Thanks to Streambeam, the Mulberry sports an electronic gauge which correlates roughly with the historical gauge on the bridge piling. User reports have demonstrated roughly +/- 0.25' difference between the two in most flow conditions. This gauge can be accessed at the link above.

The Mulberry can be a great learning river due to well positioned eddies and length of the river (If you get cold the takeout is nor far away). The Upper Mulberry run can extend the fun at high water for 10 more miles if the level is over 1.5'-2'. Put-in is the old Rt. 31 bridge in Garden City just upstream (East) of the bridge now in use. The BCC takeout is on a lot in Whitewater Bend. Once you find the put-in go South on Rt. 31. After a few miles, Philpot Rd. turns West off Rt. 31 just South of Bangor, then bear towards Whitewater Bend. The BCC access is at the end of the road.

To get to the river from the South, take Interstate 65 exit 287 onto Hwy 31. From the North, I-65 exit 292 on Rt 91 East/North, then bear right at what may be CR509 until you get to Garden City. CR26 cuts an almost direct line from Blountsville if you happen to be near the Locust.

Details

  • Class
    I-II (III)
  • Gradient
    15'/mile
  • Length
    3
  • Watershed Size
    365 square miles
  • Put In
    Old Rt. 31 bridge, Garden City
  • Take Out
    BCC takeout, end of Whitewater Dr.
  • Shuttle
    Hwy 31 / Philpot / Whitewater Bend
  • Water Quality
    water quality ( 3 chickens | 1 = Good, 3 = Gross)
  • Primary Gage
  • Indicator Gage
  • Precip. Gage

Map

No map data avialable.

Video

No videos linked. (yet?)

Photos

Trip Reports

Mulberry Fork

February 16, 2002

Written by Susan Herrin

On Friday morning, Jim and I weren't sure if this trip would have any takers, but by Friday evening three people had called or e-mailed for trip plans. At the put-in the number of paddlers quickly multiplied. By the time we hit the water we had nine boats - six kayaks and three canoes. Kayakers included Kerry Appleton, Doug Brewster, Richard and Norma Brown, Johnnie Shue, and Birmingham paddler Jerry Hogan. Canoers were Nancy Shue, Kerry's friend Mark Duplisea, and myself. Jim drove our shuttle vehicle from the put-in and met us at the takeout at the end of the trip.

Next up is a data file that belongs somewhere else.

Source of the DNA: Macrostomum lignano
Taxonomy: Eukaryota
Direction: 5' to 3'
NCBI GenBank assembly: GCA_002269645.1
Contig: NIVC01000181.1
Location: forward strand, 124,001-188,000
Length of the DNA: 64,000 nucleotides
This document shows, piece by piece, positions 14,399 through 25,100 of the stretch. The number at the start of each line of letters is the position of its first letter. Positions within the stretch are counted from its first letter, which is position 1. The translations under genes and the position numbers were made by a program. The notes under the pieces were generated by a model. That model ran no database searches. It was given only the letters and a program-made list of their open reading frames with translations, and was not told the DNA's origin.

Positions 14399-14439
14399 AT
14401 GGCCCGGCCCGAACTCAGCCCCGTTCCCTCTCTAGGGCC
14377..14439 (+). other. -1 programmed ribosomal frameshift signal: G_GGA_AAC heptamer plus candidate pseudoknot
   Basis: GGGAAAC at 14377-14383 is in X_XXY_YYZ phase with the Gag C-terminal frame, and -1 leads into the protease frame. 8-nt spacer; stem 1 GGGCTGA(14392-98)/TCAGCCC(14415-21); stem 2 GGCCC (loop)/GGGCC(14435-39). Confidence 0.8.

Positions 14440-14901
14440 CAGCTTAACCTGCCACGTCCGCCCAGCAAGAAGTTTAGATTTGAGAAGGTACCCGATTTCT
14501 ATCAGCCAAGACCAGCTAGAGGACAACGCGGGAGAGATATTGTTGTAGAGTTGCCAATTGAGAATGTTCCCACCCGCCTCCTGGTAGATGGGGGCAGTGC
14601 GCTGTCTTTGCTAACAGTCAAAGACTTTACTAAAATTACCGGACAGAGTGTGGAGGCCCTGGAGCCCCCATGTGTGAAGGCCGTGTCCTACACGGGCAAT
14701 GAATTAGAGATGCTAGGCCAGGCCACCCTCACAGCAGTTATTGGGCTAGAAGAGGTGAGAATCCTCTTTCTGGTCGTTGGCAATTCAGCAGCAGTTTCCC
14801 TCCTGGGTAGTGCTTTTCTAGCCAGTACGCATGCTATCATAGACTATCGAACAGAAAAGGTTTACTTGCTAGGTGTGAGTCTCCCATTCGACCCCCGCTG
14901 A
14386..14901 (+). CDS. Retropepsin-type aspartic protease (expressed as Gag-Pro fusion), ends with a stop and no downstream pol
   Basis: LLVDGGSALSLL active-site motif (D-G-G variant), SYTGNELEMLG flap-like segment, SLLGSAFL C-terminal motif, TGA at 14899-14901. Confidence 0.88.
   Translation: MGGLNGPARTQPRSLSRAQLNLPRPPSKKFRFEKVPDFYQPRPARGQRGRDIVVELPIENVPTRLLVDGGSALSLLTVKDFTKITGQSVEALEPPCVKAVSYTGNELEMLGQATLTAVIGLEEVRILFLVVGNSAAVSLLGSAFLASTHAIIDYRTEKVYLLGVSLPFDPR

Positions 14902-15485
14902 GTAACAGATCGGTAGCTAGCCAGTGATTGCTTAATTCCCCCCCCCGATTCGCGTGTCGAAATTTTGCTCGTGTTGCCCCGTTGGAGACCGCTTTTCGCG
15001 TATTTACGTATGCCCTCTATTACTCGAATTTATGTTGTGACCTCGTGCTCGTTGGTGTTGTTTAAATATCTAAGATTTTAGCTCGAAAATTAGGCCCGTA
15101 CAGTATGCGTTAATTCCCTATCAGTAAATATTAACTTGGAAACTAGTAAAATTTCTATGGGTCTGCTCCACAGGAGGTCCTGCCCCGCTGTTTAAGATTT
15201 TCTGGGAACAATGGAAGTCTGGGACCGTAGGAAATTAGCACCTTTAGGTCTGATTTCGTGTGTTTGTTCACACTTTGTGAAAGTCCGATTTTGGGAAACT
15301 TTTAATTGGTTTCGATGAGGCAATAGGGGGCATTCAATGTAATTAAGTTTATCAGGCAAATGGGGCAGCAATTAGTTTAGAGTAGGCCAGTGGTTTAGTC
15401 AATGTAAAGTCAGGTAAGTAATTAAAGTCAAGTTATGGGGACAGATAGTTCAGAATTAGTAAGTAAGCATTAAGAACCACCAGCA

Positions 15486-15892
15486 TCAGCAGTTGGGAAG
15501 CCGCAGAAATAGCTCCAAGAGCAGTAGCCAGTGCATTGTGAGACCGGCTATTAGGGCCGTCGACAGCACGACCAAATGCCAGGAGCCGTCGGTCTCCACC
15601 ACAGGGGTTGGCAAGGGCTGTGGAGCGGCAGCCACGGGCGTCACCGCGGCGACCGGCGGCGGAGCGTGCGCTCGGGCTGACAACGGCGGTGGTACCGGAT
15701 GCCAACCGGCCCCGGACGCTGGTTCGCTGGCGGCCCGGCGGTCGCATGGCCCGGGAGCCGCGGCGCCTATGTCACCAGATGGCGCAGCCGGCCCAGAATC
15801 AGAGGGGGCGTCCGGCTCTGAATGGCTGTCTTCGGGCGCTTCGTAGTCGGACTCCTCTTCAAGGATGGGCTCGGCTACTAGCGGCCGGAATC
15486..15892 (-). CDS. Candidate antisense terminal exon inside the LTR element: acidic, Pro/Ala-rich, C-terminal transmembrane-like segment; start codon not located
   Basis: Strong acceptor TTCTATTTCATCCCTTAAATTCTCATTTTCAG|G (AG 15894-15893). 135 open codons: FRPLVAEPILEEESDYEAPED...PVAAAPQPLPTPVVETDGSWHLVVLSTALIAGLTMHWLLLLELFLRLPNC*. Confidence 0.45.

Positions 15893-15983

It was a perfect day for a river trip - sunny and warm -- and with just over one foot of water there were lots of play spots without intimidating the less-experienced paddlers. We did suffer one injury in the flat section above Clark's rapid, when Kerry tried to stretch her feet and locked up her back muscles. Despite being in evident pain, she decided that she could finish the trip as long as she didn't move. I think I saw her take one or two strokes at Lunch Stop, but other than the occasional have-to move she did her best to make this the ultimate float trip.

Dan-O (Training Wheel) provided our first excitement. At this level, the drop offers both a smooth front-surfing wave and a good-sized side-surfer. With a level of confidence well beyond his four months of whitewater experience, Mark tried side-surfing in his Fantasy and discovered first-hand the physics of a shallow-vee hull in a backwash. Fortunately, he was wearing a dry suit and the water wasn't quite waist-deep on him, so it was easy for him to climb back in his boat. Doug also tried side surfing here and, heeding the shouts of "Lean downstream!" and "Low brace!" had a great ride. The grin stayed on his face for the rest of the trip. Four other kayakers joined us for a while at this point - Gray Biggs from Gadsden, one from Tuscaloosa, and two from Mississippi. Between them and Richard, we had a wealth of kayak advice and encouragement for Doug and Johnnie.

After lunch, Mark practiced his side-surf recovery moves again at Mary's Hole. (I saw him sliding into it, but figured he needed the practice.) Richard and Norma demonstrated some beautifully smooth 360's at 80 Centimeter Falls. Eric Baker and Phil Foti showed up at that point and paddled along with us to the race rapid. Mark saw Richard surfing Coffin Hole and decided it looked like fun, but quickly learned that it's a lot grabbier than it looks. As usual, the hole was reluctant to give up his boat after it spit him out. With Mark back in his boat (again), we all made it safely to the bottom. Several of us joined the boaters playing in 5-0. Phil Foti and Mark switched boats for a while, and while Mark spun downstream exploring the mysteries of the Skeeter, Phil demonstrated that the Fantasy really can side surf quite well. Finally, back in his own boat, Mark had his last close encounter with the river bottom and decided it was time to call it a day. Warm and dry, most of the group went to the Top Hat for barbecue, a good ending to a good day.